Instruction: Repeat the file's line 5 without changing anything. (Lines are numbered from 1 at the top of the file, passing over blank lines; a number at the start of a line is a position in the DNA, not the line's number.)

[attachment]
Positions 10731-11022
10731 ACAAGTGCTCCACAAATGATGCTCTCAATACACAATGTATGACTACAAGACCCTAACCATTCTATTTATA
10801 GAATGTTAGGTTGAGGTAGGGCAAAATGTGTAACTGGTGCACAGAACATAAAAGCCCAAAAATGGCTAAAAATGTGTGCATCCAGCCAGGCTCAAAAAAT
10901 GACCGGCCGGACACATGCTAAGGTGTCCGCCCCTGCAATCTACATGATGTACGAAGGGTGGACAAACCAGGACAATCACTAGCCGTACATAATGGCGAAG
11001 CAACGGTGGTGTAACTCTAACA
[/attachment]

11001 CAACGGTGGTGTAACTCTAACA